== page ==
Diana with her son, Micah.

As a Marine mom, what were your greatest challenges? Do you feel moms today, Marines or civilians, have the same problems? Do women Marines have it better today than those of us in the 1980s, during that era of being one of the first Marine moms?

My greatest challenge was my second time around. I was discharged in December 2001, and was two months pregnant. I had my son in June 2002, and he had a lot of breathing issues due to RSV. He was in and out of the hospital for about six months. I was recalled back onto active duty in February 2003 because of the war in Iraq. Since I’d just had a baby and was no longer on active duty, I wasn’t really trying to lose the baby weight.

When I was recalled in 03, it hurt to leave my sick baby with my husband and leave them to go to Yuma, Ariz., where I was ordered by a reserve recall. It took an emotional toll on me because I was leaving my kids and family behind after very little notice. At least those on active duty or even reserve duty have more than one week to get their affairs in order and to drive across country. I was about 10 pounds over my weight max, but lost the weight plus more, thanks to depression related to the mandatory recall.

When I checked into Yuma, I wasn’t given the 30 days to acclimatize to the weather, so going from 20 degrees in Kansas City to 90 + in Yuma was hard, especially when I hadn’t run in over a year and half. I was an emotional wreck. It bothered me because it made me feel like “half of a Marine” because it was just hard for me to keep up in runs with the other active duty Marines.

The greatest challenge, though, was making the time to be a mother. Sometimes you felt the Marine Corps came first, so I missed a lot. First steps, first words, etc., just so that I could attend a Toys for Tots event or go in for Drill Weekend. I was active duty, but trained the Reservists. Guard duty was hard on me because I was away from a newborn who I thought needed me.

I believe women now in the military may have more privileges than those during the 80s, and more respect. But unlike the 80s, today’s mothers are being called to go overseas and separate from their families. Luckily, the ladies today are not forced out because of pregnancy. But they know that if they do get pregnant now, at a given point, they may have to leave their family behind.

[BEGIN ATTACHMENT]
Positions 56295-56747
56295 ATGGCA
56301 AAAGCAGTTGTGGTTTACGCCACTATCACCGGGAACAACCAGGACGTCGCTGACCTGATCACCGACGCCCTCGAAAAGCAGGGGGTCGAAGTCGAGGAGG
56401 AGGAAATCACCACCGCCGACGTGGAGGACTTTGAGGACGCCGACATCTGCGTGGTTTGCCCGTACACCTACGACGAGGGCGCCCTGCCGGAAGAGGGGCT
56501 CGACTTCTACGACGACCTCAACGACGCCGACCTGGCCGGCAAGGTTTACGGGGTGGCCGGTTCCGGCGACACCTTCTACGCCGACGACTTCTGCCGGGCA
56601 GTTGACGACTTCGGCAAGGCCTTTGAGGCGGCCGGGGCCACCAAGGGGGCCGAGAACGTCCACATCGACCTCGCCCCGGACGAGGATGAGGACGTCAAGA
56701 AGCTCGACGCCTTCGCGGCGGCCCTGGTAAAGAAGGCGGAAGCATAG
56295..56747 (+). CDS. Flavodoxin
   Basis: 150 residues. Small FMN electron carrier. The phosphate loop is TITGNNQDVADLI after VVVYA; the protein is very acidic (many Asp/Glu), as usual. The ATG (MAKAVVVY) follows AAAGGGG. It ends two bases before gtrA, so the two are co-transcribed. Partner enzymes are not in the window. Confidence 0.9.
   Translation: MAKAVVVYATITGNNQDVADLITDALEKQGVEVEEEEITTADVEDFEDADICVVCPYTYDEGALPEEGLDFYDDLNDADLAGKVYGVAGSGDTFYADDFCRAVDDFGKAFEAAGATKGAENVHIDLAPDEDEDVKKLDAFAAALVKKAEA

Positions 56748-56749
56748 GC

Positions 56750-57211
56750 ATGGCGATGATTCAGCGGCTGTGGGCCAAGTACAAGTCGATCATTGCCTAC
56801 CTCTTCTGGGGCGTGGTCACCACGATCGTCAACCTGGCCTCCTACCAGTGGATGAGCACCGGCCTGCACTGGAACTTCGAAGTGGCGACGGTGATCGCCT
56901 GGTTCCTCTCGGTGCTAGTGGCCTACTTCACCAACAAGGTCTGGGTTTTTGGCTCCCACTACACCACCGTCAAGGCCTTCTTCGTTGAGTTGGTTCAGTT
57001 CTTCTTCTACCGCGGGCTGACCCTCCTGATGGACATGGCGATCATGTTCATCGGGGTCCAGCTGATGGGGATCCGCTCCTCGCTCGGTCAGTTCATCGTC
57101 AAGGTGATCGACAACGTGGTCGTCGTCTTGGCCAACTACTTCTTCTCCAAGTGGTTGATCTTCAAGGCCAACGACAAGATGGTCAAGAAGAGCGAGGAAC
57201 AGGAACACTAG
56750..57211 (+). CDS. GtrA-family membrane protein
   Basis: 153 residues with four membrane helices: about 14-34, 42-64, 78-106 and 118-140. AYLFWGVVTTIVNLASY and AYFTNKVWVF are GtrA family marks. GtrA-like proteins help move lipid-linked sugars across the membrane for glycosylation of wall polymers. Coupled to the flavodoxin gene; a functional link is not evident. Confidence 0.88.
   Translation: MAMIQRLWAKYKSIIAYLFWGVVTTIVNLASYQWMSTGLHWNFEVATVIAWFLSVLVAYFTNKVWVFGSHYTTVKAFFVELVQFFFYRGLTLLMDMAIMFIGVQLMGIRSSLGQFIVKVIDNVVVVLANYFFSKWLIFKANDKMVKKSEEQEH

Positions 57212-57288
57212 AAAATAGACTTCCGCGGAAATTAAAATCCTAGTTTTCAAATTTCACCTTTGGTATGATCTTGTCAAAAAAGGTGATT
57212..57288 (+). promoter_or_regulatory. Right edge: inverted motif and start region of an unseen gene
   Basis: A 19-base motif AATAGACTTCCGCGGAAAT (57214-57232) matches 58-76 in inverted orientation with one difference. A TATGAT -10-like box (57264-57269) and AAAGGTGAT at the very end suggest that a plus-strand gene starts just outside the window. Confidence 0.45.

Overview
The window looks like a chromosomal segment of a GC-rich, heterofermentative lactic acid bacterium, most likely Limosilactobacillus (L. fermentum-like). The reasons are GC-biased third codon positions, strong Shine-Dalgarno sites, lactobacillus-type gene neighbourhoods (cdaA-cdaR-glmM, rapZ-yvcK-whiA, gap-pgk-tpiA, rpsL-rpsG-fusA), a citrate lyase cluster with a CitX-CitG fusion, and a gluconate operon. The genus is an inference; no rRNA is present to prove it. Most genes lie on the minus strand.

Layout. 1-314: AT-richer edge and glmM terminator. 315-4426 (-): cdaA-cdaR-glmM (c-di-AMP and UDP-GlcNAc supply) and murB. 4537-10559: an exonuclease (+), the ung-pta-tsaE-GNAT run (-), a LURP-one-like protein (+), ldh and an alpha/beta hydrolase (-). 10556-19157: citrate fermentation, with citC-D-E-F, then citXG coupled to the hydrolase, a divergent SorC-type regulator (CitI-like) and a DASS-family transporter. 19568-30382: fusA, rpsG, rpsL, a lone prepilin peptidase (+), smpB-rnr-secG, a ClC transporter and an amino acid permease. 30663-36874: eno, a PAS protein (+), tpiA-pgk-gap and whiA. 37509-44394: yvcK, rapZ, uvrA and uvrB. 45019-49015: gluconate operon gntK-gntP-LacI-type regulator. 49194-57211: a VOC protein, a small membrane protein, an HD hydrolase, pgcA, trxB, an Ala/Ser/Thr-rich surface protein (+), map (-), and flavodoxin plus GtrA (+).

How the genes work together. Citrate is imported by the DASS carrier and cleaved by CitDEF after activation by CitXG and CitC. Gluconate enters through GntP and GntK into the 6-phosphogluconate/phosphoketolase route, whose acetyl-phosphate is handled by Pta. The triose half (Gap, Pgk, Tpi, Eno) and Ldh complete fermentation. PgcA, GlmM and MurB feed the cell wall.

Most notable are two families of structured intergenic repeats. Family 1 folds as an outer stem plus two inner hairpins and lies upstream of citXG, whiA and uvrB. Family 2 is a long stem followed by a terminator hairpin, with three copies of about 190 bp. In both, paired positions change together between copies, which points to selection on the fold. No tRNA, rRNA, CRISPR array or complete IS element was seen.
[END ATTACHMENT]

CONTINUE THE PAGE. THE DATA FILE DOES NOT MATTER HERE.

Diana, today.

Try to imagine yourself older, about 60. What do you hope that woman will know about herself by then? What do you think she’d like to tell the woman you are today?

At the age of 60, I think she would still have the pride of the Corps running through her veins and will still stand up and defend the Corps. She would let those younger ladies know that if you put your mind to anything, you can achieve almost anything. When things get tough, don’t give up. If someone brings you down, bring them up to your level, and show them what respectable is. I lacked confidence prior to joining the Marines, and now I am full of it and believe I always will be.

Do you find certain skills you’ve gained as a Marine helpful in your parenting? Can you elaborate?

Working in the title industry, I find that I am more assertive than others, and I understand structure more than most women, thanks to what I learned in the Marines. I don’t cry when I am stressed. I just suck it up. The Corps made me this way, and thank God that it did. I wouldn’t be where I am in this industry if not for my Marine Corps experience.  Also, I am not a quitter, which is ingrained in my head.

Thank you, Diana, for your service, and for sharing your story.


About Tracy Crow

I was one of the first Marine moms. Today, I'm the nonfiction editor at Prime Number Magazine, and teach journalism and creative writing at Eckerd College in St. Petersburg, Florida. My memoir, Eyes Right: Confessions from a Woman Marine, will be released in April 2012 by the University of Nebraska Press.